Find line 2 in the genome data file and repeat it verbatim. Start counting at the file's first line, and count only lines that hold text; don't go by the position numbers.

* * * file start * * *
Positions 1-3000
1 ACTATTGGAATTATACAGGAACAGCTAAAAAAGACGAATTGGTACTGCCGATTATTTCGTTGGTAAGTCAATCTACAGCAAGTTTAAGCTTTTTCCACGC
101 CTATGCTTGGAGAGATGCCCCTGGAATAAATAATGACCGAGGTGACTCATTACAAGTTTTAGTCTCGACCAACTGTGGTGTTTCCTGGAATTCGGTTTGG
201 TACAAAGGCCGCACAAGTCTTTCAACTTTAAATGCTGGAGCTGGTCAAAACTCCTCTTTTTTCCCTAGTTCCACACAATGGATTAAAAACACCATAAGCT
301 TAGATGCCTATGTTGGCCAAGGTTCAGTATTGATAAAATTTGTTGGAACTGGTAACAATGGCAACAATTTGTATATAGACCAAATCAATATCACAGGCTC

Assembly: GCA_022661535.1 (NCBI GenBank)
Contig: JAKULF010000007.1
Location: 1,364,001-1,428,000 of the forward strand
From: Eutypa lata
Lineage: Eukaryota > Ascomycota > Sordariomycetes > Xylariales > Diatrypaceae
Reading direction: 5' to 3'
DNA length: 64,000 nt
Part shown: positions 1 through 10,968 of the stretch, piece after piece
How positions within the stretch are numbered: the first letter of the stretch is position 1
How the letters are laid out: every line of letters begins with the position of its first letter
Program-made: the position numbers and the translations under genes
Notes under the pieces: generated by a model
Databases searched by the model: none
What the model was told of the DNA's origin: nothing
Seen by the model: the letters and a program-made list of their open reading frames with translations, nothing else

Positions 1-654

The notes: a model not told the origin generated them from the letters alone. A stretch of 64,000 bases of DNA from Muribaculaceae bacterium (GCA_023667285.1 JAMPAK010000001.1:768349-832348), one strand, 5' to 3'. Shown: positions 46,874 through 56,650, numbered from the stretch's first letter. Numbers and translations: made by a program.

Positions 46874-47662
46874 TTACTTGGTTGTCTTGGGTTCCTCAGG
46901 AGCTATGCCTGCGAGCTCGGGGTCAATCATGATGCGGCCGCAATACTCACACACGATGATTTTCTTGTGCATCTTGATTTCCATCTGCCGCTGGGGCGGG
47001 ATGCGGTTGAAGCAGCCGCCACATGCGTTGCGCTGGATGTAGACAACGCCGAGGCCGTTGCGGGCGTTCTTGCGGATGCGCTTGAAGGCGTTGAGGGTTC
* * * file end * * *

1 ACTATTGGAATTATACAGGAACAGCTAAAAAAGACGAATTGGTACTGCCGATTATTTCGTTGGTAAGTCAATCTACAGCAAGTTTAAGCTTTTTCCACGC